1. Instrumental Way of Knowing. The highly practical
2. The Socializing Way of Knowing
3. The Self-Authorizing Way of Knowing of self actualizers
It is this third type of education leader, she says, that Dr Kegan attributes Maslow’s highest level of development – a well-developed capacity for abstract thought. It is this abstract thinking ability that Howard Gardner says is essential for an Ethical Mind
But here Kegan cautions, says Ms Drago-Severson, “ …self-authoring knowers need to be encouraged, on occasion, to let go of their own perspectives and embrace points of view that are in opposition to their own. When it comes to group problem solving, they tend to prefer their own approach. Because of this, they need to learn to be open to other approaches, and supported in this effort. They also need to learn to be comfortable setting aside their values in order to understand the values and perspectives of others. In short, school leaders need to help these adults become less invested in their own perspectives and more open to opposing views.”
If these “self-authorizing knowers” were to seed their education system with the ethical imperative the initiative could become a system-wide tenant – an “article of faith” for further development
1. Thought: teamwork among teachers, giving teachers leadership roles,
2. Second Thought: engaging the faculty in inquiry and establishing relationships.
3. After Thought: where you assess the results of the Ethical Mind initiative.
If Big Data is to play a positive role, in the creation of the ethical element in life-long learning it might be applied between Second Thought and After Thought in the three-step “thought, second thought and after thought” sequence.
Helping Teachers Learn and Adapt:
Coaches can be play a vital role in maintaining the link on ethics instruction between education leaders and teachers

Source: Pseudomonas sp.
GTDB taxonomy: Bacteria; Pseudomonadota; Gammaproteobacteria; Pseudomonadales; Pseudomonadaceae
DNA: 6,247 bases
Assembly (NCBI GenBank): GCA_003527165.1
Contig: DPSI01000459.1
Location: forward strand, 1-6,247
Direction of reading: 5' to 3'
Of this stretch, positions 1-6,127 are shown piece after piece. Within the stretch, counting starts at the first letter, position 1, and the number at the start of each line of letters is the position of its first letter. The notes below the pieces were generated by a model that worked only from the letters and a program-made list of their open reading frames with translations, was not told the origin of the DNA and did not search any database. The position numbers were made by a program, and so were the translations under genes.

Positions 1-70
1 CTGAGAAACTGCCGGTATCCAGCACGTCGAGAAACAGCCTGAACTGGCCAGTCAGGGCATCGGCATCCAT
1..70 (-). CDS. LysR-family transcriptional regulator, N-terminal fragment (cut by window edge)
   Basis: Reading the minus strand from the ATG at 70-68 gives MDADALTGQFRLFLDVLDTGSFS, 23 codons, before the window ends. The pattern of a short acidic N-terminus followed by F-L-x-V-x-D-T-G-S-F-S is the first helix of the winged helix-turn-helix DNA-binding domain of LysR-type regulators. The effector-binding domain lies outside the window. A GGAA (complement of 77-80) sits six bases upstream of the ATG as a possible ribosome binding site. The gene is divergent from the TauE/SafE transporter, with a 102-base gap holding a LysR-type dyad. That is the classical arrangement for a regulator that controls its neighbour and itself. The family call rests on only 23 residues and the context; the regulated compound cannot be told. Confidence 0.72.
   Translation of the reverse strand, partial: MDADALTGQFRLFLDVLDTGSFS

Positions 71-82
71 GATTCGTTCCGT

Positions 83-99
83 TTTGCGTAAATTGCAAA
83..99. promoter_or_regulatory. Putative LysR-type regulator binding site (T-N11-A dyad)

Reading Coaches and the Relationship between Policy and Practice.
Authors: Coburn, Cynthia E.. Woulfin, Sarah L.. Reading Research Quarterly. Jan-Mar2012, Vol. 47 Issue 1, p5-30. 26p. 1 Chart, 3 Graphs. Case Study
Abstract: We argue that, although reading coaches were only one of multiple sources from which teachers learned about Reading First policy, teachers were much more likely to make substantial changes in their classroom practice when they learned about the policy message from a coach than from other sources. Coaches influenced teachers by helping them to learn new approaches and to integrate them into their classroom. But, they also did so by pressuring teachers, shaping how they saw and understood Reading First, and by counseling them on which aspects of the policy to focus on and which aspects to ignore. Thus, we present a vision of coaching that goes much beyond its educational roles, to highlight the political roles of the coach as well. We close by drawing implications for research on coaching, policy implementation, and practice.

We are examining the reluctance to adapt because of preconceived notions, strongly held opinions, entrenched perceptions. The success of the learning environment is diminished if it is at odds with the community.

Developing Community Expectations: The Critical Role of Adult Educators. Authors:
Deggs, David1 Miller, Michael1. Adult Learning. Summer2011, Vol. 22 Issue 3, p25-30. 6p.
“The article presents a study that discusses the significant role of adult educators in the development and expansion of social capital among residents within communities. It mentions that educators need to know and understand how social interactions inspire ad influence the life of citizens living within communities. It states that it is also beneficial to promote educational opportunities for all citizens and ensure career training that creates passion for learning.”

They specifically identify Formal Education Bodies such as schools; Cecil Agencies; Informal Associations; Religious Affiliations and Home Life.

How we teach the art of learning; how our learning is about adapting to change that includes an ethical mind; how educators themselves can adjust and implement beginning with those among them who are best equipped to initiate that change: that is what this blog has been all about.